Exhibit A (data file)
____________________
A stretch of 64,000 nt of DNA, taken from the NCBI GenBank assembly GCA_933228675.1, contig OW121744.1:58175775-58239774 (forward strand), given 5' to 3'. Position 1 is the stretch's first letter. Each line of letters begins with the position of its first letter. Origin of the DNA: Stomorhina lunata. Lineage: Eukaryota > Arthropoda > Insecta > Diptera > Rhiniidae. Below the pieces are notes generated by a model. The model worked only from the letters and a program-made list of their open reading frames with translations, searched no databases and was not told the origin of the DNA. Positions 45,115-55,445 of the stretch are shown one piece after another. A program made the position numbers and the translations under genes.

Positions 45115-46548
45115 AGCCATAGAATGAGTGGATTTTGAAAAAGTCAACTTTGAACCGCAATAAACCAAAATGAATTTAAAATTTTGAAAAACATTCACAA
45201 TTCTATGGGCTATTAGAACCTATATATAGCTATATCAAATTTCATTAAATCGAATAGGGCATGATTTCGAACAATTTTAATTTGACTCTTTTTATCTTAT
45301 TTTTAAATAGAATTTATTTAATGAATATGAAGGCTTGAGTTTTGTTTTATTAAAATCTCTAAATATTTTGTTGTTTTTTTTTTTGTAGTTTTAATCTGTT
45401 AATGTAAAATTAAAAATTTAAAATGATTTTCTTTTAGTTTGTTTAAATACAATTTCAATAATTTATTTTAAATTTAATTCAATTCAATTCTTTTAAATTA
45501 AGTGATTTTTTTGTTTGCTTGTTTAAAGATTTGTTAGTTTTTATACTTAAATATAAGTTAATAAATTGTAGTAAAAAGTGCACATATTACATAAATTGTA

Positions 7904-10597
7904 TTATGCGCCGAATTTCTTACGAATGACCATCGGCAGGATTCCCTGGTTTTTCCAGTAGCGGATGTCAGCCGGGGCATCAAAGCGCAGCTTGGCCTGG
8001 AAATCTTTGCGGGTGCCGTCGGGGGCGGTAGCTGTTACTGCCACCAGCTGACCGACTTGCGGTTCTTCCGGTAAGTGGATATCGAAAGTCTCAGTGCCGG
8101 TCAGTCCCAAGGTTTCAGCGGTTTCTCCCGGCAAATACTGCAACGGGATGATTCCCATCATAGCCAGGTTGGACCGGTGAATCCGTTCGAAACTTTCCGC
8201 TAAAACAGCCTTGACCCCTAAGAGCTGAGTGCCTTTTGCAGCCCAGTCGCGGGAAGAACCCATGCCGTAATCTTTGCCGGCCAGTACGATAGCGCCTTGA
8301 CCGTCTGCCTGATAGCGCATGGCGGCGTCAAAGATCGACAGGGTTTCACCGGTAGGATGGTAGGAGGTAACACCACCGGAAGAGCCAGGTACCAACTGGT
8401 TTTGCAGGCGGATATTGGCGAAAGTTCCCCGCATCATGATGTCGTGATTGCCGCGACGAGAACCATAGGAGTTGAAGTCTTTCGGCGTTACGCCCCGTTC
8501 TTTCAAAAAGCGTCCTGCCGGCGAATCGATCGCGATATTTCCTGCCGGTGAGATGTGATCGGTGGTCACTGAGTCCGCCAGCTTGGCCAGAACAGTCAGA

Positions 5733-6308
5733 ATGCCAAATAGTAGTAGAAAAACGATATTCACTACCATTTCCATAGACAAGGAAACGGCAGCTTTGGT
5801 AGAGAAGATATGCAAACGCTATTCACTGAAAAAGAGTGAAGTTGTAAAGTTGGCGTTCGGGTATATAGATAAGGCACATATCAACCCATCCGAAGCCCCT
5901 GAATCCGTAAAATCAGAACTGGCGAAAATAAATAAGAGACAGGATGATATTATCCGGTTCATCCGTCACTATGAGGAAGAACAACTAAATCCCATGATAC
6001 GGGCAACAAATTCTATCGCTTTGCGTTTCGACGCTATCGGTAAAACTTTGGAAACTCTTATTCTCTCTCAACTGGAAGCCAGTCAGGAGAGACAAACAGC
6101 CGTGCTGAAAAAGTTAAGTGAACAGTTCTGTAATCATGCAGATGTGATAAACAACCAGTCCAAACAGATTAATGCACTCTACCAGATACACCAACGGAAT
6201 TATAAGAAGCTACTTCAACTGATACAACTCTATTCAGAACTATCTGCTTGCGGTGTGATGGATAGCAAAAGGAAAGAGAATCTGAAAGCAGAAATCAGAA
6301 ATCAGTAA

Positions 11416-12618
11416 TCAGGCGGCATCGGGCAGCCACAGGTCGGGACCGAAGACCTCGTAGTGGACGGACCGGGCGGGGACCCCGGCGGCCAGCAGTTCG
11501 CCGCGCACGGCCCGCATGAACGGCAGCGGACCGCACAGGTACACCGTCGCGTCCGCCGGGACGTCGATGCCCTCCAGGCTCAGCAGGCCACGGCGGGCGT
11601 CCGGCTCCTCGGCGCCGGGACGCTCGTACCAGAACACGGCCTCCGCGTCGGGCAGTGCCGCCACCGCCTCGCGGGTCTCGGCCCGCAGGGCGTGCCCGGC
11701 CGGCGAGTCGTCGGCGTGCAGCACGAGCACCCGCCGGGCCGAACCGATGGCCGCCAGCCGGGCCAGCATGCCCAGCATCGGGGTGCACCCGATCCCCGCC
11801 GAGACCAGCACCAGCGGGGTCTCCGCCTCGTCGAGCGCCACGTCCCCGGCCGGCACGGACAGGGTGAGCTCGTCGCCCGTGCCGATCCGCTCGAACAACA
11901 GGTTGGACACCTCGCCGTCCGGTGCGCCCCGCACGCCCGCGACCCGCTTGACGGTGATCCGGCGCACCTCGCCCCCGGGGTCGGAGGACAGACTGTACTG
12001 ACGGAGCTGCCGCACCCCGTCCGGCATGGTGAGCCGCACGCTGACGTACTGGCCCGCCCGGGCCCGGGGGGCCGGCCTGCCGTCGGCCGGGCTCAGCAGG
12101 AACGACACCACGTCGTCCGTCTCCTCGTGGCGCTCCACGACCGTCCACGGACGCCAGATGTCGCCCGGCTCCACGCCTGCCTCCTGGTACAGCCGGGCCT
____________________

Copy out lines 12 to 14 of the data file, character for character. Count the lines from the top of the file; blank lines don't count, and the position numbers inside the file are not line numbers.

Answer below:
8201 TAAAACAGCCTTGACCCCTAAGAGCTGAGTGCCTTTTGCAGCCCAGTCGCGGGAAGAACCCATGCCGTAATCTTTGCCGGCCAGTACGATAGCGCCTTGA
8301 CCGTCTGCCTGATAGCGCATGGCGGCGTCAAAGATCGACAGGGTTTCACCGGTAGGATGGTAGGAGGTAACACCACCGGAAGAGCCAGGTACCAACTGGT
8401 TTTGCAGGCGGATATTGGCGAAAGTTCCCCGCATCATGATGTCGTGATTGCCGCGACGAGAACCATAGGAGTTGAAGTCTTTCGGCGTTACGCCCCGTTC